History of the Dutch Shepherd Protection Dog

History of the Dutch Shepherd Protection Dog

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By reading the daily paper, you can easily see that crime rates are on the rise in many areas of the world. Assault and burglary incidents are up, and more people are taking their own safety into their own hands. One way to protect yourself and your loved ones are by owning a personal protection dog. Particular breeds including the Dutch Shepherd, the Rottweiler, and the Doberman pinscher can make excellent, well-trained guard dogs. These and other such breeds become aware of security dangers before you do and are willing to fight to protect you.

If you are looking for a personal protection dog to keep yourself and your family safe, consider the Dutch Shepherd dog. This breed has been used by police and military personnel around the world and can be successfully trained to be an excellent personal protection dog. Our company can provide a great deal of information about personal protection dogs for sale.

The Dutch Shepherd originated in the Netherlands and is sometimes known as the Hollandse Herder dog. Back in the 1890s, you might have been able to contact the official breed club, called the Nederlandse Herdershonden Club, to find one. Back then, the Dutch Shepherd dogs were thrown together with the Belgian Shepherd and the German Shepherds and simply collectively known as shepherd breeds. Although there were differences between the three types of dogs, they were often cross-bred.

Today, the differences are more distinct. You can find three basic varieties of the Dutch Shepherd dog, comprising a short-coat, long-coat, and rough-coat dog. Both the short coat and long coat breeds are typically gold or silver brindle. The rough coat, on the other hand, maybe gold and silver brindle or salt and pepper in color. The other similar breeds, like the German Shepherd, eventually had the brindle color removed through selective breeding. Between 1898 and 1914, you saw breed standards of the Dutch Shepherd changing and becoming closer to what is known today.

After World War I and World War II, the numbers of many dogs including the Dutch Shepherd were low. As a result, the breed was again crossed with Belgium Shepherds to help increase the population in a healthy manner. Although some crosses were again made with German Shepherds, they did not work well and were eventually abandoned. Over the next century, breeders refined and developed the Dutch Shepherd breed into what you see today.

Two main types of the Dutch Shepherd breed exist now. The first is one that is registered by the Fédération Internationale Cynologique (FCI). This group is a global canine organization, established in 1911, that has a mission to promote and protect purebred dogs. The FCI registered Dutch Shepherd have official pedigrees, and owners typically enter them in conformation shows, train them for various dog sports, or prepare them for careers as protection or police dogs through programs such as IPO,
Agility and SAR. About 4,000 Dutch Shepherds are currently FCI registered.

The second type of Dutch Shepherd dog is one that is trained in the Royal
Dutch Police Dog program or what is known as the “Koninklijke Nederlandse Politiehond Vereniging” (KNPV) training program. In the Netherlands, you will find mostly Dutch Shepherd in the KNPV, and in fact, two of the three founders of the KNPV training program were also involved in the Dutch Shepherd Club. These dogs are bred to be working police protection dogs and have garnered the majority of the awards in the national KNPV championships since the year 2000.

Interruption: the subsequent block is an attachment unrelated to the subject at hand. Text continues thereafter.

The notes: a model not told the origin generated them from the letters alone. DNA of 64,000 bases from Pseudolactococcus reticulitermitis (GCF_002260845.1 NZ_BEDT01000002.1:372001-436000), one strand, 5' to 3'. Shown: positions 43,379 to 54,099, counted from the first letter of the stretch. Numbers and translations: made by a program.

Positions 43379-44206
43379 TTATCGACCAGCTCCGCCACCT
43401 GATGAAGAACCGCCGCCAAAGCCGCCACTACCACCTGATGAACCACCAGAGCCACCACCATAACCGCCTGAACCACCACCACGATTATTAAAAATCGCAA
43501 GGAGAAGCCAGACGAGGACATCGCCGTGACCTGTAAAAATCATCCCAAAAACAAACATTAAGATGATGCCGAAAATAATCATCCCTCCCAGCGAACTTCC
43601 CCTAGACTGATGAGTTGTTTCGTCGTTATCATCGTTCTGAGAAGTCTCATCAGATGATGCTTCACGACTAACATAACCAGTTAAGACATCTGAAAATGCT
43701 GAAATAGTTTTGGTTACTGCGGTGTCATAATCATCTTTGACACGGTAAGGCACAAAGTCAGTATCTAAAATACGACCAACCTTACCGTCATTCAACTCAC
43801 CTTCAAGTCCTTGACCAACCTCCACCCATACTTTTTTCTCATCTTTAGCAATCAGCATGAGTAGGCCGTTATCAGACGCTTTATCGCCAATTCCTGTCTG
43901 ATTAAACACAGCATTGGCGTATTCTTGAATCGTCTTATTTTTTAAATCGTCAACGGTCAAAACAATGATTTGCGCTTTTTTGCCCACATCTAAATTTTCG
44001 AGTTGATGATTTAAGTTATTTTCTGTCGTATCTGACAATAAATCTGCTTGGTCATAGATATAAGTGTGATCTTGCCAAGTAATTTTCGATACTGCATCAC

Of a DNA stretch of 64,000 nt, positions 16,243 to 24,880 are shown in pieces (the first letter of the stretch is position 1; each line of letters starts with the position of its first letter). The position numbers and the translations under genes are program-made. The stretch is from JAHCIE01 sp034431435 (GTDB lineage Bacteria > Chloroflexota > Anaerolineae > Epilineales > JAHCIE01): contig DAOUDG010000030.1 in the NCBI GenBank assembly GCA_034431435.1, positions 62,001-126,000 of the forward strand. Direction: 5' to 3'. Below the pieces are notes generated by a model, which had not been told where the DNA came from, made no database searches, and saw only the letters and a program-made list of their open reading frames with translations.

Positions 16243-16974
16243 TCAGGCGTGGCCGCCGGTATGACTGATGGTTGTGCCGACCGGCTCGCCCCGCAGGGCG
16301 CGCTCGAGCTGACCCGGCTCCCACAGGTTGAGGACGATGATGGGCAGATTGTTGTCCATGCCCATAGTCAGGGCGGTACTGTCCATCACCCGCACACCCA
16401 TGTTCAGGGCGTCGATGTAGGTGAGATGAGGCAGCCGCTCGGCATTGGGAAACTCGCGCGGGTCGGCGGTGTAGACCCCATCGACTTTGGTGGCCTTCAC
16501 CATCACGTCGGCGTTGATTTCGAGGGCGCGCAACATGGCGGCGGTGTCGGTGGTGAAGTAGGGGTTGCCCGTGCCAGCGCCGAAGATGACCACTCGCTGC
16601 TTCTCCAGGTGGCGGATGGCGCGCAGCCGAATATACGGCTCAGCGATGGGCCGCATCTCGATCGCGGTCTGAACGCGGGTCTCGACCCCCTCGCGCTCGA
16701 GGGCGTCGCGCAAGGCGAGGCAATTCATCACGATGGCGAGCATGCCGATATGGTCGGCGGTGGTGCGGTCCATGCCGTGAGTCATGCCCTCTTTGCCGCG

Although you will find FCI pedigree requirements met for dogs involved in most sports programs such as the French Ring and IPO, around 90 percent of the dogs in the KNPV training program do not have official pedigrees. This organization is confident that the training received in the KNPV program is more critical to Dutch Shepherds being successful police and protection dogs than the pedigree requirements. In fact, many believe that the KNPV trained dogs could capture sport dog competition titles while those primarily competitive dogs could not be successful police dogs.

Since the Dutch Shepherds that go through the KNPV program do not have to adhere to the strict FCI pedigree requirements, they are often cross-bred with the Malinois breed. Technically, when the puppies of this cross are brindle-colored coats, they are classified as Dutch Shepherds. These cross-bred Dutch Shepherds are larger and more driven workers than the purebred dogs, but still, maintain the calm disposition noted in purebred Dutch Shepherds.

As a result, some countries including Belgium have allowed Dutch Shepherd graduates from the KNPV program to be listed in the FCI database. Because there is a continued high demand for police, military, and personal protection dogs around the world, the Dutch Shepherd will keep growing in popularity, and breeders will continue perfecting the best combinations to strengthen desirable qualities.

To learn more about personal protection dogs for sale, contact our organization. Our experienced professionals can help you learn more about the Dutch Shepherd as well as other breeds that make excellent personal protection dogs.

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